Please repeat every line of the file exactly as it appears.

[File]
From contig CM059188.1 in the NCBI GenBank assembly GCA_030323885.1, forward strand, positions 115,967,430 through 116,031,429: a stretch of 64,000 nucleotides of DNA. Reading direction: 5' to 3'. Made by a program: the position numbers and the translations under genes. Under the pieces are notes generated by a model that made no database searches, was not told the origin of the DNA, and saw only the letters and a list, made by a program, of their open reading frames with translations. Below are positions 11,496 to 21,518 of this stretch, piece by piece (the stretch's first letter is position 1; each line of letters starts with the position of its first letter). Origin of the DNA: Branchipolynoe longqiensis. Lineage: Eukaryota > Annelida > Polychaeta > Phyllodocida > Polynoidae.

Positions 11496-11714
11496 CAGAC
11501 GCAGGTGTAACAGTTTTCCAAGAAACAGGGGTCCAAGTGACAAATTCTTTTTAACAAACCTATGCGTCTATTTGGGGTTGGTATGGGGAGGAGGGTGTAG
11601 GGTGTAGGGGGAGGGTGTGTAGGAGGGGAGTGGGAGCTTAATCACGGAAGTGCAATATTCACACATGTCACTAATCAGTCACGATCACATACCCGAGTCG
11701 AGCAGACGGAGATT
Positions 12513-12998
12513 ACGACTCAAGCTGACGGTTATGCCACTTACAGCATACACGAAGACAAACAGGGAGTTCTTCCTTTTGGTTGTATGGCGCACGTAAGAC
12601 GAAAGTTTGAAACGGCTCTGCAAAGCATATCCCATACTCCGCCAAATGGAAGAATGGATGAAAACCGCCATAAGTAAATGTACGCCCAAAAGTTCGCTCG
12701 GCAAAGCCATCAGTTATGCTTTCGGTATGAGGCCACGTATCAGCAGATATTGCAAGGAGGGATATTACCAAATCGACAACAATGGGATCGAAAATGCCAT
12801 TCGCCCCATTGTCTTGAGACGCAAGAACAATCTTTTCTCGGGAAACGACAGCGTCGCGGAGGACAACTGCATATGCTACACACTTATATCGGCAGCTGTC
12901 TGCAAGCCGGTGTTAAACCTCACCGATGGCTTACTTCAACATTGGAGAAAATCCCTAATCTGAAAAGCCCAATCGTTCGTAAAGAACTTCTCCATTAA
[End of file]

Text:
From contig CM059188.1 in the NCBI GenBank assembly GCA_030323885.1, forward strand, positions 115,967,430 through 116,031,429: a stretch of 64,000 nucleotides of DNA. Reading direction: 5' to 3'. Made by a program: the position numbers and the translations under genes. Under the pieces are notes generated by a model that made no database searches, was not told the origin of the DNA, and saw only the letters and a list, made by a program, of their open reading frames with translations. Below are positions 11,496 to 21,518 of this stretch, piece by piece (the stretch's first letter is position 1; each line of letters starts with the position of its first letter). Origin of the DNA: Branchipolynoe longqiensis. Lineage: Eukaryota > Annelida > Polychaeta > Phyllodocida > Polynoidae.

Positions 11496-11714
11496 CAGAC
11501 GCAGGTGTAACAGTTTTCCAAGAAACAGGGGTCCAAGTGACAAATTCTTTTTAACAAACCTATGCGTCTATTTGGGGTTGGTATGGGGAGGAGGGTGTAG
11601 GGTGTAGGGGGAGGGTGTGTAGGAGGGGAGTGGGAGCTTAATCACGGAAGTGCAATATTCACACATGTCACTAATCAGTCACGATCACATACCCGAGTCG
11701 AGCAGACGGAGATT
Positions 12513-12998
12513 ACGACTCAAGCTGACGGTTATGCCACTTACAGCATACACGAAGACAAACAGGGAGTTCTTCCTTTTGGTTGTATGGCGCACGTAAGAC
12601 GAAAGTTTGAAACGGCTCTGCAAAGCATATCCCATACTCCGCCAAATGGAAGAATGGATGAAAACCGCCATAAGTAAATGTACGCCCAAAAGTTCGCTCG
12701 GCAAAGCCATCAGTTATGCTTTCGGTATGAGGCCACGTATCAGCAGATATTGCAAGGAGGGATATTACCAAATCGACAACAATGGGATCGAAAATGCCAT
12801 TCGCCCCATTGTCTTGAGACGCAAGAACAATCTTTTCTCGGGAAACGACAGCGTCGCGGAGGACAACTGCATATGCTACACACTTATATCGGCAGCTGTC
12901 TGCAAGCCGGTGTTAAACCTCACCGATGGCTTACTTCAACATTGGAGAAAATCCCTAATCTGAAAAGCCCAATCGTTCGTAAAGAACTTCTCCATTAA